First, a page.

When Jim Sullivan ran against then-incumbent State Senator Tom Reynolds in 2006, Reynolds's bizarre personal behavior and ability to alienate his Republican colleagues allowed Sullivan to win a squeaker in a fairly conservative district. I think most observers agreed back then that had Rep. Leah Vukmir challenged Reynolds in a primary, she would have won and made the Senate contest a little tighter.
But in the three years since then, Vukmir has managed to damage her reputation among members of her party, just like Reynolds. From Milwaukee Magazine's best and worst leggies story (the "worst" section, that is):
Rep. Leah Vukmir (R-Wauwatosa): Her champions rank this former nurse and educational reform advocate among the Legislature’s best. “Very, very bright and really bones up on the issues,” says a conservative lobbyist. A Republican operative credits Vukmir, 50, for making her case “in a more appealing way than some of the other archconservative troglodytes.” He even sees her as poised for a leadership position.There are also pretty persistent rumors from multiple sources about Vukmir's personal life as well. (Heck, given how far out of the loop I tend to be, you've probably heard them, too--and you know it is the kind of thing that might have a bearing on her job were she elected to the State Senate.)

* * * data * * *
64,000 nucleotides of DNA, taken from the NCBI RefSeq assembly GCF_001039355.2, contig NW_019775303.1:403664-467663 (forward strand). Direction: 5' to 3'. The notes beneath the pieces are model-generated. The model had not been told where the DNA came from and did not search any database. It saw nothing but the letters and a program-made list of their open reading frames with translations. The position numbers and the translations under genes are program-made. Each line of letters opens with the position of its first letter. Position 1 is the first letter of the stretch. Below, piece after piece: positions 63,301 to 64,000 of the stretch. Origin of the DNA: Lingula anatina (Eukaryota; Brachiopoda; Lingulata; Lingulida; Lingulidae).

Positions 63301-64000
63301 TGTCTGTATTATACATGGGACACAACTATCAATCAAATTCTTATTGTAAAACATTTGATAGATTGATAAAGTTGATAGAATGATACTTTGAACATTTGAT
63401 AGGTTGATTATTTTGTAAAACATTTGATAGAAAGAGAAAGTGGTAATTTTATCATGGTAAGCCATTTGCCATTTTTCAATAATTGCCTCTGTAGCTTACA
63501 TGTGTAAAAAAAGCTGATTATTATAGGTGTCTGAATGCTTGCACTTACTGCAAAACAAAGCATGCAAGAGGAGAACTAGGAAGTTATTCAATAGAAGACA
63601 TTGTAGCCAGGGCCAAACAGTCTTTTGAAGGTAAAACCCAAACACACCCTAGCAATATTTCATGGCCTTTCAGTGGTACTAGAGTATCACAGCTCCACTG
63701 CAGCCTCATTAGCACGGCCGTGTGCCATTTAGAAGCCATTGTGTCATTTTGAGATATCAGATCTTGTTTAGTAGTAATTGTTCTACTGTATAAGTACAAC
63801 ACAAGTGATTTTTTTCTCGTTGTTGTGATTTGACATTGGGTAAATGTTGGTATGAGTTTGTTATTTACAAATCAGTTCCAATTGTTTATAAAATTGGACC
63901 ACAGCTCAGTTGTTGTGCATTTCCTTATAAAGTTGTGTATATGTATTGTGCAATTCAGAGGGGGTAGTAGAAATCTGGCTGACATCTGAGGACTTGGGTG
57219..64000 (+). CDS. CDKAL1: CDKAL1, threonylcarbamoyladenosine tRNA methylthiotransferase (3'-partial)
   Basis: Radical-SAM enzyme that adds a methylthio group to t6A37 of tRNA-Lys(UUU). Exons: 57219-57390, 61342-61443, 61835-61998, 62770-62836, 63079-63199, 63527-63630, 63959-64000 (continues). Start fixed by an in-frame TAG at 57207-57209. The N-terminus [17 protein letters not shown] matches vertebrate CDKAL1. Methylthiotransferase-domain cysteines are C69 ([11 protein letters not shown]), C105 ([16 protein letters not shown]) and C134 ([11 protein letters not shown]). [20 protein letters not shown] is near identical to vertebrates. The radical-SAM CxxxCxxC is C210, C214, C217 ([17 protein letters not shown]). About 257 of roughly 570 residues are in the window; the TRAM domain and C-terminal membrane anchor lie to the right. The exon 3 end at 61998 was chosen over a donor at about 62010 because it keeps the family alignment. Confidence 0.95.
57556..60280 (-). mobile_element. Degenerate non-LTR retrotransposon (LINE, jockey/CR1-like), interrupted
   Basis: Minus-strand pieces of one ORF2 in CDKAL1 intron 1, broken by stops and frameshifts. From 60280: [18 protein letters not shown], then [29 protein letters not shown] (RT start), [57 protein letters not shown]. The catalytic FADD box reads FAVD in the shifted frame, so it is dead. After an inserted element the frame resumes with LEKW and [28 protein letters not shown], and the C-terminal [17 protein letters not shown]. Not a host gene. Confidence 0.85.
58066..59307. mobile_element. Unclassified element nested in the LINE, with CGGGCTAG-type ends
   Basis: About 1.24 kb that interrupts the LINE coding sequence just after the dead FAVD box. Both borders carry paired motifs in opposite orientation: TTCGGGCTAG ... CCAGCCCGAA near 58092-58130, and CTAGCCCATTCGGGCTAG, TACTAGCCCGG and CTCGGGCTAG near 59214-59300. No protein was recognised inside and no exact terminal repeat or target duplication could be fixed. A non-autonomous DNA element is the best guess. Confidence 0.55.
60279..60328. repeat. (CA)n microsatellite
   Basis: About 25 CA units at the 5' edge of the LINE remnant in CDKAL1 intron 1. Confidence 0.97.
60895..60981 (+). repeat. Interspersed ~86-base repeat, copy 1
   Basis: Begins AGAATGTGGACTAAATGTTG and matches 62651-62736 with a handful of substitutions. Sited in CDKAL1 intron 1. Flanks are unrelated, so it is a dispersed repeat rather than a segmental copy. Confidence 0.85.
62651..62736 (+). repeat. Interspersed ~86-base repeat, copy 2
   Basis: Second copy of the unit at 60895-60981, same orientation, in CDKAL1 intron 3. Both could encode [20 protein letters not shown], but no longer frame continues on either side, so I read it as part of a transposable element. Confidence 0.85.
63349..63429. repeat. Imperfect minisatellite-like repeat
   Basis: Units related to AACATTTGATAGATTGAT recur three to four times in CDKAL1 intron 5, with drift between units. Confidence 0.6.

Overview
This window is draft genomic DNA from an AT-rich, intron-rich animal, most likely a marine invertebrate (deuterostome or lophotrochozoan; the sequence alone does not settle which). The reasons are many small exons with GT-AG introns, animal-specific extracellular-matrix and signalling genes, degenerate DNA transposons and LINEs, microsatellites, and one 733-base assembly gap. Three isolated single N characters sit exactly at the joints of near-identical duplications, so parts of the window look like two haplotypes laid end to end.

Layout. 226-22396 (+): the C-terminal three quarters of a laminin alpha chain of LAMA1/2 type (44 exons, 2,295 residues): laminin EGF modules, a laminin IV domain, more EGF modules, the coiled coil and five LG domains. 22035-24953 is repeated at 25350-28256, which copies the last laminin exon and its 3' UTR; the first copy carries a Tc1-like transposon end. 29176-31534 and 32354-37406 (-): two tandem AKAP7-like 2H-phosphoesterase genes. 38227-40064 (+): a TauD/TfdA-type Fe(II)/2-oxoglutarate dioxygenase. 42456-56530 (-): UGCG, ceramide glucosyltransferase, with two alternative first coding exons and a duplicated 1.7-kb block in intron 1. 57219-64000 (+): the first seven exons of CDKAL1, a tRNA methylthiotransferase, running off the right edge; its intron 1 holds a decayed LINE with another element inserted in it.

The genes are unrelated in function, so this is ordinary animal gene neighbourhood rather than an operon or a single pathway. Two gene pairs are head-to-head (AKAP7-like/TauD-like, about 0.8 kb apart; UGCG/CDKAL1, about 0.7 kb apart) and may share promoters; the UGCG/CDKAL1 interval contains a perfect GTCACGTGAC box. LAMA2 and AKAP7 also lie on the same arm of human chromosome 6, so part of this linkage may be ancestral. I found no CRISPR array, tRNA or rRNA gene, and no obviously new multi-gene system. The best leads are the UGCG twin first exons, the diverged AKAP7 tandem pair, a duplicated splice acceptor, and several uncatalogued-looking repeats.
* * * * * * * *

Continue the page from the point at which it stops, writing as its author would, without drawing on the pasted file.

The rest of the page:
But this is the minority view. “Vukmir should be a star but is an absolute dud,” says another Republican. By withholding her vote and claiming the “more conservative than thou” pose, Vukmir forced her caucus to cut deals with the Democrats and give up more ground. “She just has no strategic sense,” he despairs, adding that Vukmir is despised by most fellow Republicans.
“It’s all about Leah,” grumbles a current Republican staffer. “Given the choice of reaching a compromise or having an issue to campaign on, she will choose the latter.”
So we might well be looking at a kind of replay of 2006 once Vukmir makes it official later this morning. Sullivan, well liked in his district (and now a successful incumbent with a solid track record), up against a Republican who can alienate her party and whose personal behavior may become a distraction in the campaign. In that case, I'd put my money on Sullivan again. (And you can, too, literally, through my ActBlue page.)